Microsoft Pulling the Plug on Windows 10 'Delta Updates'
Microsoft will stop releasing Windows 10 "delta updates" after Feb. 12, 2019, the company announced last week, pushing organizations to use "express updates" each month instead.
A delta update is a type of monthly quality update for Windows 10 that just delivers changes to existing OS components, but it will only install if the previous month's quality update is present.
With express updates, only the Windows 10 software changes (or "differentials") will get delivered to an organization's computing environment from Microsoft's content delivery network. Unlike delta updates, with an express update, the content delivery network pushes down both missing and new quality update elements, regardless of the computing environment's monthly Windows 10 patch status.
Here's how Microsoft's announcement described the workings of express updates:
A device leveraging express updates will use network protocol to determine optimal differentials, then download only what is needed, which is typically around 150-200 MB in size each month. Ultimately, the more up to date a device is, the smaller the size of the differential download. Devices connected directly to Windows Server Update Services (WSUS), System Center Configuration Manager, or a third-party update manager that supports express updates will receive these smaller payloads.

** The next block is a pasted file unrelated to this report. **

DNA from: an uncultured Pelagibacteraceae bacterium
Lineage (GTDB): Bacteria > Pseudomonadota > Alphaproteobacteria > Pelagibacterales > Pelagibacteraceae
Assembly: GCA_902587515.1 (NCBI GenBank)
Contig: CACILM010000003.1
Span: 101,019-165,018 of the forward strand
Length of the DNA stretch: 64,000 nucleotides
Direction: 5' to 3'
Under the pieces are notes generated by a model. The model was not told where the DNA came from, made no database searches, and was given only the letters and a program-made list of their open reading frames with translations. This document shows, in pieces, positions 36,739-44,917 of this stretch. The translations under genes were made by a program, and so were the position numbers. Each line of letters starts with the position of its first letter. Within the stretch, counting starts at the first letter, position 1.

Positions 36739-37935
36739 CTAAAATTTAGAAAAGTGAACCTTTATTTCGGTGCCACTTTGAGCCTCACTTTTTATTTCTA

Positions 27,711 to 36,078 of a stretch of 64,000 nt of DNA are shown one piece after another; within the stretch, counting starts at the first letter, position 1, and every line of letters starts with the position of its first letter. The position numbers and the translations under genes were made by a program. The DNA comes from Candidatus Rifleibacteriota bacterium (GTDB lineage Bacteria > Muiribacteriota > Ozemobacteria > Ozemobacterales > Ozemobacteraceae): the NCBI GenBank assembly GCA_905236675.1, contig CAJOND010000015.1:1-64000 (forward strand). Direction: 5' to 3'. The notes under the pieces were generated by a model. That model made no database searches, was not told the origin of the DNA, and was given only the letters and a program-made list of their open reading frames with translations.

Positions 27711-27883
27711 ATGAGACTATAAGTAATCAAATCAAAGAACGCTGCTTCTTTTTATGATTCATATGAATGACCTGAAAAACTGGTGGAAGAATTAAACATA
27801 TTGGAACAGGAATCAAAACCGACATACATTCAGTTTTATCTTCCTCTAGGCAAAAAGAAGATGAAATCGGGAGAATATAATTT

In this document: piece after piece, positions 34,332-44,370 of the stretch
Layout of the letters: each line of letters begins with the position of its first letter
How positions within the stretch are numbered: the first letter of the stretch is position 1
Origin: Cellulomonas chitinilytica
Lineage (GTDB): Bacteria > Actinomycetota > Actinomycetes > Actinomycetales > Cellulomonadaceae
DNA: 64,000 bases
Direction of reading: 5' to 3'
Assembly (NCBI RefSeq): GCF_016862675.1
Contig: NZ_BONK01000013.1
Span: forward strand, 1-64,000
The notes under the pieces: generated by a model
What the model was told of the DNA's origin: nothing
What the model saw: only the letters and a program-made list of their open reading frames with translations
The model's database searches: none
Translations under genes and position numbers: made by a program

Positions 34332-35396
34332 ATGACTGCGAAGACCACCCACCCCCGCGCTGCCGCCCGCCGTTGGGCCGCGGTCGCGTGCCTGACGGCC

Microsoft's announcement explained that delta updates tended to have larger file sizes (around 300MB to 500MB) than express updates because the delta updates have "the full component (not just the individual files)."
The use of express updates can potentially lower the bandwidth hits that organizations face each month with Windows 10 quality updates. Quality updates are "cumulative updates," which means they contain past OS updates along with new updates for existing Windows 10 components.
Microsoft estimates that its monthly cumulative updates for Windows 10 start out at around 100MB to 200MB in size but then expand to 1GB to 1.2GB in size in about six to eight months' time. Microsoft also has "full updates" for Windows 10, which are more than 1GB in size.
Microsoft sees express updates as being a better distribution mechanism for monthly quality updates. It's only continuing to distribute the delta updates until the Feb. 12 end date because it'll give "companies and third-party update management tools time to implement support for express updates," the announcement indicated.
In addition to delivering monthly quality updates, Microsoft has feature updates for Windows 10. They're different from the monthly quality updates because they bring new features to the OS instead of just updating existing OS components. Feature updates are new OS versions that typically arrive twice per year, in the spring and the fall.
Kurt Mackie is senior news producer for the 1105 Enterprise Computing Group.